By Marjorie Rogers
Editor’s note: Rogers first wrote this piece as part of her internship at Herald Community Newspapers. To read the original, click here.
The 2021 Long Island International Film Festival kicked off at the Bellmore Movies Aug. 10 with 125 independently produced films that were showcased over six days. Filmmakers and actors from the festival gathered to celebrate the collective artistic vision that made the event possible.
Danny Malone directed “Have a Nice Night,” one of the films. His film revolves around a good-spirited rideshare driver dressed as “Mister Rogers” who experiences a world of cruelty and violence on Halloween night. Recounting his artistic process, he reflected on the bigger societal issues his film touches on.
“We all kind of succumb to meanness at a certain point,” said Malone, who described the difficulty of being kind while still being assertive. “Do you want to continue to be trampled on, or do you want to survive? That’s where the movie idea really came from.”
Malone chose “Mister Rogers” as a costume for the rideshare driver intentionally. “He’s an on-kilter person in an off-kilter world,” he said.
Other thriller films made their debuts at the festival this year, including “Charlene.” This locally filmed movie follows the story of a detective who interrogates a group of children and starts to believe they are responsible for the disappearance of his daughter. Josh Graydon described how he and his co-director Peter Ingenito conceived the idea for their film.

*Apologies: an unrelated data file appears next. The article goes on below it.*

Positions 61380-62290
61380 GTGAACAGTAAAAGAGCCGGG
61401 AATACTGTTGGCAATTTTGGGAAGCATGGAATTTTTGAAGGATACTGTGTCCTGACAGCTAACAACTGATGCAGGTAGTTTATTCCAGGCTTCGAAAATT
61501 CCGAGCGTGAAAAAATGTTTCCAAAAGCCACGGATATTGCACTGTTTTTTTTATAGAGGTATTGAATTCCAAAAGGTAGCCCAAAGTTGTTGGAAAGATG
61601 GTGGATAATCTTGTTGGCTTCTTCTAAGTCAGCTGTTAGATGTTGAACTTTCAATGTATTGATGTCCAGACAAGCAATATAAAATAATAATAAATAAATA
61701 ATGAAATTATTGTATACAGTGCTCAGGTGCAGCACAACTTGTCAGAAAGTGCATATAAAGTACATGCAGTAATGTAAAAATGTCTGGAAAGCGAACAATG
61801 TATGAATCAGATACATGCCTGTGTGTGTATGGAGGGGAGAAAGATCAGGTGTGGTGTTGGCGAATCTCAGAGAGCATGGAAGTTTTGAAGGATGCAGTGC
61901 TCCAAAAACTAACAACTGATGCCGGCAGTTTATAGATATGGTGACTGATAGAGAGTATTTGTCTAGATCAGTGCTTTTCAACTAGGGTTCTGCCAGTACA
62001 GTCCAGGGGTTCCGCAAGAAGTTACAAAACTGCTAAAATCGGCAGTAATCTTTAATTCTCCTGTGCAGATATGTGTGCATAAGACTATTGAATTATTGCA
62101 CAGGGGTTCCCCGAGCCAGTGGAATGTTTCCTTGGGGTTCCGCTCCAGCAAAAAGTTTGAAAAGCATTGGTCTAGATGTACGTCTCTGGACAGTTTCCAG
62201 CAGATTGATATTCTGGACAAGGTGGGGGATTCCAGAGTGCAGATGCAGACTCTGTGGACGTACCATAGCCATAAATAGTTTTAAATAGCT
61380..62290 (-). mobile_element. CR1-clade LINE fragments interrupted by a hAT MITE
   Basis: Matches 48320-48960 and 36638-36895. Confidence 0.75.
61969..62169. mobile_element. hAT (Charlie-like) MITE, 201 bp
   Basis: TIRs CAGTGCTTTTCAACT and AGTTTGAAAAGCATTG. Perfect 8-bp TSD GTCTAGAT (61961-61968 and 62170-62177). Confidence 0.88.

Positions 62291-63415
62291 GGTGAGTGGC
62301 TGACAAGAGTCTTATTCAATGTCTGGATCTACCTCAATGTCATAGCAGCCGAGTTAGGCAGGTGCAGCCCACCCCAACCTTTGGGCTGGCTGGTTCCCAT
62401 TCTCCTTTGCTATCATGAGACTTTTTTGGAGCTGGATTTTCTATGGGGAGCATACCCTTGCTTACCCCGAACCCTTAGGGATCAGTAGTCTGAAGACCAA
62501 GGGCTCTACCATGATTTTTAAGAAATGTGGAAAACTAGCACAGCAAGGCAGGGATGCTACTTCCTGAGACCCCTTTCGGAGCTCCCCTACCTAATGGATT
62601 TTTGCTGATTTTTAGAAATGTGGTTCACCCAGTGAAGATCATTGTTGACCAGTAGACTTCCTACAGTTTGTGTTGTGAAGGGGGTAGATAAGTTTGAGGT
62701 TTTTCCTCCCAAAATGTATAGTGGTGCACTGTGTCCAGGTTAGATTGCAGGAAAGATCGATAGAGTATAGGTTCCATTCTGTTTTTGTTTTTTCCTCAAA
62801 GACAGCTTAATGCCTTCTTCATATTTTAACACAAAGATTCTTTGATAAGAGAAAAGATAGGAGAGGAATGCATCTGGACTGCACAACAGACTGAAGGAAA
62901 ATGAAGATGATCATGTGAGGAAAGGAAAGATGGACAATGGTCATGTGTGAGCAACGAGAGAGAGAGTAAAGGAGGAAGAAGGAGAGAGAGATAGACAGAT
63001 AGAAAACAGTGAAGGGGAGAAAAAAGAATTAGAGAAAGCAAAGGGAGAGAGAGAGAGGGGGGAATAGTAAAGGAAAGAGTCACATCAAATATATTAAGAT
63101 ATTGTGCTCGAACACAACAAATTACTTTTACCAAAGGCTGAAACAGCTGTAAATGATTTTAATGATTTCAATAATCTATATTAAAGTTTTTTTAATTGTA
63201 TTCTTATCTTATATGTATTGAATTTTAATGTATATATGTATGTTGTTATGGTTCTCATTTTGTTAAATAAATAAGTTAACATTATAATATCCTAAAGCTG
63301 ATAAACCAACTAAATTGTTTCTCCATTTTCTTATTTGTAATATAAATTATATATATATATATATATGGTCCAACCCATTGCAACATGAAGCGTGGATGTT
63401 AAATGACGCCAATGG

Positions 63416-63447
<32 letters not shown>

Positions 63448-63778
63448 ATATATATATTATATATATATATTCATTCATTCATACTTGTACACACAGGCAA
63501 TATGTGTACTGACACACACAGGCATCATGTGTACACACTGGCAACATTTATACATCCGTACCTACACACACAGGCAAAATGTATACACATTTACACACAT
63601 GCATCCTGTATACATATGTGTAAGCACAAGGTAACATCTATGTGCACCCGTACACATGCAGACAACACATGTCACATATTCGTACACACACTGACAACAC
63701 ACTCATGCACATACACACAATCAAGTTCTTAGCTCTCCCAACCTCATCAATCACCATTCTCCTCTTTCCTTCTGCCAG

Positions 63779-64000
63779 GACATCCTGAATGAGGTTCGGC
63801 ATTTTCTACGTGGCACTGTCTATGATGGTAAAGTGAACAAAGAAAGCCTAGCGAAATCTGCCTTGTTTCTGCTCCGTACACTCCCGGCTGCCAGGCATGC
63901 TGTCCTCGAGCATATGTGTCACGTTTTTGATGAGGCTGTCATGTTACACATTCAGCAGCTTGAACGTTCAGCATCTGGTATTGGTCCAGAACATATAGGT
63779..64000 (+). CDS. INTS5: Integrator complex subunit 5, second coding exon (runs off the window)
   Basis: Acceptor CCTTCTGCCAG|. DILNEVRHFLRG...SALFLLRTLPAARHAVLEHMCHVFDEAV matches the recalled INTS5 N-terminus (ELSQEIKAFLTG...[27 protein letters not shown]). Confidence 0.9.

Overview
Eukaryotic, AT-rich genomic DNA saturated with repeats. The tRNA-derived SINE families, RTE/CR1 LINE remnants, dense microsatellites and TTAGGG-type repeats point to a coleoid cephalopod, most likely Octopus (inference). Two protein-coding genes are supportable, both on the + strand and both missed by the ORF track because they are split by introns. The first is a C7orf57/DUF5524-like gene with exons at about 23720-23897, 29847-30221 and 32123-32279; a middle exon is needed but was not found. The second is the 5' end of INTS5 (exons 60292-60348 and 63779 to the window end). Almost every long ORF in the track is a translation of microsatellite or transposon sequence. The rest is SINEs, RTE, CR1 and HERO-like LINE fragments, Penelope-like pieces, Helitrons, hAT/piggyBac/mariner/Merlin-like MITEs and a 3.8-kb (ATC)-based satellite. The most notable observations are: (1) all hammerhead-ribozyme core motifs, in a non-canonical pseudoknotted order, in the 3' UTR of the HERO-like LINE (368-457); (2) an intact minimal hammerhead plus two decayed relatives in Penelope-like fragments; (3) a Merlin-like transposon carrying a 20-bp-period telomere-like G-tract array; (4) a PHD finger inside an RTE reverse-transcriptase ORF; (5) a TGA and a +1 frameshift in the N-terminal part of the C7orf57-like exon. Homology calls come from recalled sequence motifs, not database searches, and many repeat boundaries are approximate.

“It’s about trauma and guilt and grief and all of the anxiety of that weird age when you’re growing up and you don’t quite know how to react to things,” said Graydon, who tied the film to events from his own childhood. “Things would happen to me, and for some reason I feel guilty about that,” he said.
Artists at the festival also reflected on how world events influenced their process. Actress and producer Jennifer Plotzke worked on three films over the course of the pandemic, including “Jumper,” which premiered at the film festival.
“We had nothing else to do [during quarantine],” Plotzke said. “We were like, ‘If we don’t do something we’ll go crazy, so let’s just give it a shot [and] see what happens.”
The Long Island International Film Festival ran through Aug. 16 and will return next year. Additional information can be found at http://longislandfilm.com.